Family appeal to raise £40,000 to save son from rare brain tumour

Lance Schofield. EMN-181127-143459001
Lance Schofield. EMN-181127-143459001

Family and friends are desperately campaigning to raise over £40,000 needed to pay for pioneering treatment for a young Sleaford man who has been battling a rare and aggressive brain tumour for the last six years.

They have set up a Justgiving page online for Lance Schofield, 29, for potentially life saving treatment as he runs out of options on the NHS.

Lance Schofield with mum Lynne. EMN-181127-143510001

Lance Schofield with mum Lynne. EMN-181127-143510001

Lance has been diagnosed with a stage four brain tumour and without assistance he cannot afford to seek trial treatment in Germany. Scientists in Germany have offered ground breaking immunotherapy which costs in the region of £40,000 per session.

Mum, Lynne, said: “All the NHS can offer now is chemotherapy and the tumour still keeps growing after having lots of doses of the drugs.”

He has also been taking some trial treatment with Care Oncology in London for six weeks recommended by his consultant which has had promising results, and they will see him again in the new year to see how he is progressing

Lynne said: “The science behind this is that well known drugs are taken that starve/kill the cancer cells and which don’t have the damaging side effects of chemotherapy.”

A keen motoring fan and former mechanic Lance’s mum Lynne says that the nightmare began back in October 2012 when Lance started complaining of headaches and would not wake up.

Doctors could not explain it until an optician spotted something on his optic nerve. Pilgrim Hospital admitted him for a CT and MRI scan and he was transferred to Queen’s Medical Centre in Nottingham where he was diagnosed with a Anaplastic Pleomorphic Xanthoastrocytoma, an extremely rare brain tumour, where they would operate and remove it. He was given steroids to try to stop it growing.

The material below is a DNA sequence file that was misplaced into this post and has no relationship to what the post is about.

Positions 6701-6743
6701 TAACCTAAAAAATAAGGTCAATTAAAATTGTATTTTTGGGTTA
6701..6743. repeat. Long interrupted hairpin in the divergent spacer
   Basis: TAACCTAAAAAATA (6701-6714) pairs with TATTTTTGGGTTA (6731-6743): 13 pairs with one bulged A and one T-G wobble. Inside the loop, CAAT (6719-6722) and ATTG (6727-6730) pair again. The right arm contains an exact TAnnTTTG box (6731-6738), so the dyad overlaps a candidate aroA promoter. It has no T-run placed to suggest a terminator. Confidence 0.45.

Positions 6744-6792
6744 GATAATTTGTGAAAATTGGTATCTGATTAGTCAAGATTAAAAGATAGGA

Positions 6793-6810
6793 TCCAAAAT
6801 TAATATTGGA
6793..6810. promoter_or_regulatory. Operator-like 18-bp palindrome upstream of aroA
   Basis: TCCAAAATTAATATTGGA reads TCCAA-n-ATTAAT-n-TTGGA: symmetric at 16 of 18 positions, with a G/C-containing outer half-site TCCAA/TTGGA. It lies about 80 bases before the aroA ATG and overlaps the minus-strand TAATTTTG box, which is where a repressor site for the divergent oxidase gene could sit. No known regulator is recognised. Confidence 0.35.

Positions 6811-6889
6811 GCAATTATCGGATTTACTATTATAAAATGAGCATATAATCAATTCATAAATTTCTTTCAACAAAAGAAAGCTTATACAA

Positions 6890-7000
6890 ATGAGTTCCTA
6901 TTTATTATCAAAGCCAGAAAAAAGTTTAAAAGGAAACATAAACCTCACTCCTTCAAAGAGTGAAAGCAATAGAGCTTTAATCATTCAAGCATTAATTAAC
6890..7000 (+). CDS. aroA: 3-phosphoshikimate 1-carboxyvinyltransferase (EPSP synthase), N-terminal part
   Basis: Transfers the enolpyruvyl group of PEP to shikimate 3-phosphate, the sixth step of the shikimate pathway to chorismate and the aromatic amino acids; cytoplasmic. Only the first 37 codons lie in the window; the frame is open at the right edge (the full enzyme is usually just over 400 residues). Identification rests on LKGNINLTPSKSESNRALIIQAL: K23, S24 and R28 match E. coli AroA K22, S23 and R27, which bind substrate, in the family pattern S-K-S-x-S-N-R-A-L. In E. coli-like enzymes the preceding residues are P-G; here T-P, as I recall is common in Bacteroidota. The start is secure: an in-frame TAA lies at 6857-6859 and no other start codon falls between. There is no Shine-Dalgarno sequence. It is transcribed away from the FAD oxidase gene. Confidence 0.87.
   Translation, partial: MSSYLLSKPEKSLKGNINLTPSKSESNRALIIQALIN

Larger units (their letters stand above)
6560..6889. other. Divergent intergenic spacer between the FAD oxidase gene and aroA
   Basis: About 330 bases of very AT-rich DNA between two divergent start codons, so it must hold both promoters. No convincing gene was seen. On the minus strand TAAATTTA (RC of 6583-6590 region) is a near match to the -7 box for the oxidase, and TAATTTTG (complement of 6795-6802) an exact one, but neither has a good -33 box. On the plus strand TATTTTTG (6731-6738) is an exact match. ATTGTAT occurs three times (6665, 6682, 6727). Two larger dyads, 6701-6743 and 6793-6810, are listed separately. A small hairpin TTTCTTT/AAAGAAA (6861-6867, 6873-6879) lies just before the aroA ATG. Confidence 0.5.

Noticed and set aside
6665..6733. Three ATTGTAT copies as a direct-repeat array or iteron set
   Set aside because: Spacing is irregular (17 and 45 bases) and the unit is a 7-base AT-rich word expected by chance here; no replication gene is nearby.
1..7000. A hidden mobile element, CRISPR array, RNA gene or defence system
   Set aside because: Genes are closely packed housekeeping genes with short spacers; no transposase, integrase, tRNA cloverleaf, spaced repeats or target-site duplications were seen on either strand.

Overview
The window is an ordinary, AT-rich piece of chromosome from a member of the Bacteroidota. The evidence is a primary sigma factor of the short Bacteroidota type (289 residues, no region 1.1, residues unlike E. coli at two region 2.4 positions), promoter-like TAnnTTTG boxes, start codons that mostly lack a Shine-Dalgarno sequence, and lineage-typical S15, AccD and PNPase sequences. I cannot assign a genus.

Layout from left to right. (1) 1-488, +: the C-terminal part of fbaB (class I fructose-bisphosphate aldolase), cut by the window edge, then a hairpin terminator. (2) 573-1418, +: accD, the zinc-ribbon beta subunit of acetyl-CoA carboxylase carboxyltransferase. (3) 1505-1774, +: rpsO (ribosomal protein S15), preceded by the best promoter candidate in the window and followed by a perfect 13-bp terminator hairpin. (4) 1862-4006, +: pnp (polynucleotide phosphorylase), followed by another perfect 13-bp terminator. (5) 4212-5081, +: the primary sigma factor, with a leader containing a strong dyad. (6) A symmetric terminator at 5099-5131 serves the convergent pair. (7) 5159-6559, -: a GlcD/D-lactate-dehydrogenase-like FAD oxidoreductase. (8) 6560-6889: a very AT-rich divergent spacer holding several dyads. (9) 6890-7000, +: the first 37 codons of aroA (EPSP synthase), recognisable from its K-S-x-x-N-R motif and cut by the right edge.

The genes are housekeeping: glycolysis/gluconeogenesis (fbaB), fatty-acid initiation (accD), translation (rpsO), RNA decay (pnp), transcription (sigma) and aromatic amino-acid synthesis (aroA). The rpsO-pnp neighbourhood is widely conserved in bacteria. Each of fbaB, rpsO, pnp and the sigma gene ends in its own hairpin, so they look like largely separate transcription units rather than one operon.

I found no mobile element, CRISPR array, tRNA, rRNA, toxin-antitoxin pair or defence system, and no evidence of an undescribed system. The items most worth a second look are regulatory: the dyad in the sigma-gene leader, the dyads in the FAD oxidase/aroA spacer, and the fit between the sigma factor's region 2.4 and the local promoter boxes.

Lynne said: “I can’t really explain how we felt other than it’s something that happens to other people.”

Due to the type of tumour he was told he would need radiotherapy and chemotherapy. Lynne said: “After that call is the only time in all of this that Lance actually said, ‘why me, what have I ever done to deserve this?’ He never complains, just says ‘that’s how it is’.

“One of the first things Dr Murray (his then consultant) said turned my stomach, ‘you no longer have the normal lifespan of a man your age’ and it always sticks with me. She also said it was the type of tumour that can come back, and it’s not so easy to treat if it does.”

Lance went through six weeks of daily radiotherapy and chemotherapy while ballooning due to the steroids.

After an all clear, Lance eventually got his driving licence back, pending investigations, and got a new job in Grimsby, but was then told the DVLA had revoked his licence on medical grounds, meaning he had to give up his new job, and move back to his parents’.

Having done Civil Engineering at college he got a job as a site engineer with a construction firm where his dad, Tony, worked, meaning he could rely on lifts. However in 2015 Lance passed out at work and the tumour was found to have returned needing another operation to remove it. Again it returned, despite more and more doses of chemotherapy, bringing on the occasional seizure.

This was when they heard about the clinic in Germany and friends and family raised £6,000 to remove a sample of the tumour for testing. Meanwhile the tumour was starting to press on his optic nerve and he had more surgery in July to reduce its size.

Lynne said: “For the first time in the six years Lance has been dealing with this he got really low, not eating, drinking and not wanting to get out of bed. You couldn’t blame him, he’s been the strongest of us throughout this.”

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